After nearly ten months pretty much in the dark—often literally, in near-solitary confinement in the Quantico brig—Pvt. Bradley Manning finally received massive mainstream media attention last week. Harsh prison conditions, including forced nudity, for the man accused of leaking hundreds of thousands of classified documents to WikiLeaks finally drew widespread condemnation on the editorial pages of major newspapers and other news outlets, and from many others.
Activists and bloggers had raised the issue for months to little avail until Hillary Clinton’s chief State Department spokesman, P.J. Crowley, joined them, leading to Crowley’s forced exit—and sparking widespread outrage.
But how much do we know about how Manning, his legal case and incarceration reached this point? Most people still know little. My book Bradley Manning: Truth and Consequences—the first book about him—was published yesterday as an e-book here and print here. Below is the first excerpt from the book .
Bradley E. Manning was born on December 17, 1987, in Crescent, Oklahoma, a town of a little more than a thousand people in the central part of the state. If the name of the town sounds familiar it’s probably because it was once the site of the Kerr-McGee nuclear fuel processing facility that became famous thanks to Karen Silkwood, a young technician and union activist there who informed the Atomic Energy Commission about radiation hazards at the plant in the summer of 1974. Frustrated by the lack of response, she decided to leak documents to a New York Times reporter. After a union meeting in the town’s Hub Cafe on November 13, 1974, she left to meet him in Oklahoma City.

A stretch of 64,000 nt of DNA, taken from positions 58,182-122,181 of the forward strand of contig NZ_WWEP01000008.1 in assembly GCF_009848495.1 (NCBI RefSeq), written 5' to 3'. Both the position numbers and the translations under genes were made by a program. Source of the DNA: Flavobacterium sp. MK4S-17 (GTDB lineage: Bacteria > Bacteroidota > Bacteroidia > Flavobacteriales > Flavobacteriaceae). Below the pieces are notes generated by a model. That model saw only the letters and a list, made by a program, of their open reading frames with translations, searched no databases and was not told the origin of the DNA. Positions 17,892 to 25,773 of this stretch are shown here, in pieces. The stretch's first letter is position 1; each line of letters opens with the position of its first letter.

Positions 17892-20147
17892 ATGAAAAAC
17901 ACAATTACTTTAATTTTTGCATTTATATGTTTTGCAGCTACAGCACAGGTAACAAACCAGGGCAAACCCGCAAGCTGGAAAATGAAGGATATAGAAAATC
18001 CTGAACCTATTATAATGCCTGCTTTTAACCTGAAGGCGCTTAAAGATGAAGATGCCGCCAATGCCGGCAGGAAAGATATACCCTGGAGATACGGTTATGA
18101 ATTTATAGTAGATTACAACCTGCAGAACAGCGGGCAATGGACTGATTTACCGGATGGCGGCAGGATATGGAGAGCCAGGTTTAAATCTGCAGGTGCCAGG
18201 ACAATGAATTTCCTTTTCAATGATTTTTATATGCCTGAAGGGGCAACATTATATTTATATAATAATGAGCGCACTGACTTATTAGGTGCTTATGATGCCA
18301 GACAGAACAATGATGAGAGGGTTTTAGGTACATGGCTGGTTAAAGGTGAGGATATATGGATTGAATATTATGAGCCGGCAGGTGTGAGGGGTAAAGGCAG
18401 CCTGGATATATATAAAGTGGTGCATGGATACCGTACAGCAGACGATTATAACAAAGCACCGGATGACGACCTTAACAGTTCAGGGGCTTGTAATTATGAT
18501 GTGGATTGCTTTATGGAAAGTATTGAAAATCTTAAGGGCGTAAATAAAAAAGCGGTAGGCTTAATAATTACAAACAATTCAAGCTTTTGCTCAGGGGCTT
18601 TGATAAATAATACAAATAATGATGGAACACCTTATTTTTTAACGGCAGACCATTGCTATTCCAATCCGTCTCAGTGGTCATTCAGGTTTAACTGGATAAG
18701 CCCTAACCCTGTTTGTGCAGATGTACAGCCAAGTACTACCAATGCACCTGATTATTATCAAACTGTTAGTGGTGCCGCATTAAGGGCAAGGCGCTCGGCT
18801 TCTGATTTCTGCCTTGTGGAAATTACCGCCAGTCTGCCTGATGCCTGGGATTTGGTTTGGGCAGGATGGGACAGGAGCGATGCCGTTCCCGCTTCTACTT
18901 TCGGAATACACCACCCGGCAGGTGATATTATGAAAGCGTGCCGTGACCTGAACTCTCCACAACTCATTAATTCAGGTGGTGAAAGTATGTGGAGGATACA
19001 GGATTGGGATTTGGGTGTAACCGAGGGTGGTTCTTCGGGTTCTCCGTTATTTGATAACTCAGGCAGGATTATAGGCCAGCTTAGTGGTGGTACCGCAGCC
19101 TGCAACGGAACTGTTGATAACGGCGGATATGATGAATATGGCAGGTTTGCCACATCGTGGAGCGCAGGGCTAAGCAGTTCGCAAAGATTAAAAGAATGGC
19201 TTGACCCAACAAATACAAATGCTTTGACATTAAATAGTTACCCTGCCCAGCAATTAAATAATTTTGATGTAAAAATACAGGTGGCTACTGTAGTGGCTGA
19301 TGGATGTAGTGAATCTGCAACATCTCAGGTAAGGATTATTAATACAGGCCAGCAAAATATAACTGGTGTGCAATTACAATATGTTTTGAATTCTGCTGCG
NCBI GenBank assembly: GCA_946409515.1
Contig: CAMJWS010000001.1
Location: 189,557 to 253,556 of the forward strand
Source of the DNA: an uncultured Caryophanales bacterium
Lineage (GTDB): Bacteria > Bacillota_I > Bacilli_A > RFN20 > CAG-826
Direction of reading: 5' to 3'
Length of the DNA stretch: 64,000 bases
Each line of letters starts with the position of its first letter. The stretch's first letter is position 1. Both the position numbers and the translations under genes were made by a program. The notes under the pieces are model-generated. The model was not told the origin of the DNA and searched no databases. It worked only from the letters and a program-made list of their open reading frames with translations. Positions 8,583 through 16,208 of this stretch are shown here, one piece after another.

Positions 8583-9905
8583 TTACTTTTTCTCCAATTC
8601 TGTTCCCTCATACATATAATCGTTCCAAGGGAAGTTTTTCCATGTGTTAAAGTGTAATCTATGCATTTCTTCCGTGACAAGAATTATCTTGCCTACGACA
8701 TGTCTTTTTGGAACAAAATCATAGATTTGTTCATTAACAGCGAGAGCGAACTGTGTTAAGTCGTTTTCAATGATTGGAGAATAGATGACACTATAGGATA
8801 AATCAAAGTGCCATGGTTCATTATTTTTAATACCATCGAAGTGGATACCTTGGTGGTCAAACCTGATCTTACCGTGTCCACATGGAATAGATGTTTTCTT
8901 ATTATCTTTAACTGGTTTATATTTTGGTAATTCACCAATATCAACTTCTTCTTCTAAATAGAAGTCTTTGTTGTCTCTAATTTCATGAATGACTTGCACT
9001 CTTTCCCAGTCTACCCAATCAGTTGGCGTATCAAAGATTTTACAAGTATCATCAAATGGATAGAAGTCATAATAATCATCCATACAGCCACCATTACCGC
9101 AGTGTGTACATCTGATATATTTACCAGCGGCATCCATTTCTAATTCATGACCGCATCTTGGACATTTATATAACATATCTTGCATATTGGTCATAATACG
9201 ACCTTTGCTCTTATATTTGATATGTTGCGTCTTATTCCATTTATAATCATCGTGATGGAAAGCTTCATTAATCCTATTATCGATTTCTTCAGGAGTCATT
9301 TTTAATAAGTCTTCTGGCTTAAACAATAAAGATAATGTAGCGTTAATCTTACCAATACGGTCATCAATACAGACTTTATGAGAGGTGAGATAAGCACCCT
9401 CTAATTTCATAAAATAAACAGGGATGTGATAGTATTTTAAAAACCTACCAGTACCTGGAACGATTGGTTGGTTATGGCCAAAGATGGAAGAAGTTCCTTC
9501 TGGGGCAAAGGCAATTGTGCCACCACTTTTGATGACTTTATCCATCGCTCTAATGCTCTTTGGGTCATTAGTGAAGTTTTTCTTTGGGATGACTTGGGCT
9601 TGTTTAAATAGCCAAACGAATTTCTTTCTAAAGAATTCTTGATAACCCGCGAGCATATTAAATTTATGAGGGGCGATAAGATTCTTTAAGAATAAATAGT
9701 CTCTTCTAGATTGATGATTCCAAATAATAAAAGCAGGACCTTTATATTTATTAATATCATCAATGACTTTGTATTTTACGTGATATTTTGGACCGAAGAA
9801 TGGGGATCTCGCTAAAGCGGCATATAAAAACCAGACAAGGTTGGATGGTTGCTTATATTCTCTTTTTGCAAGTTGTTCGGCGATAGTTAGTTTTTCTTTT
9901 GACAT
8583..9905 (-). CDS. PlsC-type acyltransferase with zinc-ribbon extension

She never got there. Silkwood died when her car struck a culvert, and the cause has been debated ever since. The crash was portrayed ambiguously in the 1983 film Silkwood (starring Meryl Streep and Cher in Oscar-nominated roles). Did Silkwood simply doze off? Or was her car rammed from behind by a Kerr-McGee goon? Friends claimed she had received several threatening phone calls that autumn. The documents and binder intended for the Times reporter, perhaps in her Honda at the time of the crash, were never found. In any event, her death brought significant attention to problems at the plant, including the misplacing of 44 to 66 pounds of plutonium. Kerr-McGee closed the site in 1975 and Crescent’s population has dropped by about one-quarter since.
Crescent residents still argue about Silkwood today: Hero or political malcontent? Straight or gay? Murder or accident? And what exactly was in her “leak”?
A couple of decades after Silkwood’s death, Manning grew up with his family out in the countryside in a two-story house near the end of a gravel road. As a technician for five years in the Navy in the 1970s, Brian Manning was stationed for a time at Cawdor Barracks, a U.S. base near Haverfordwest in Wales. There he met Susan Fox, who lived nearby. After marriage, they moved to Crescent, from where Brian commuted to his tech job with Hertz Rent-a-Car in Oklahoma City. Susan gave birth to a daughter, Casey, and then in 1987, Bradley arrived.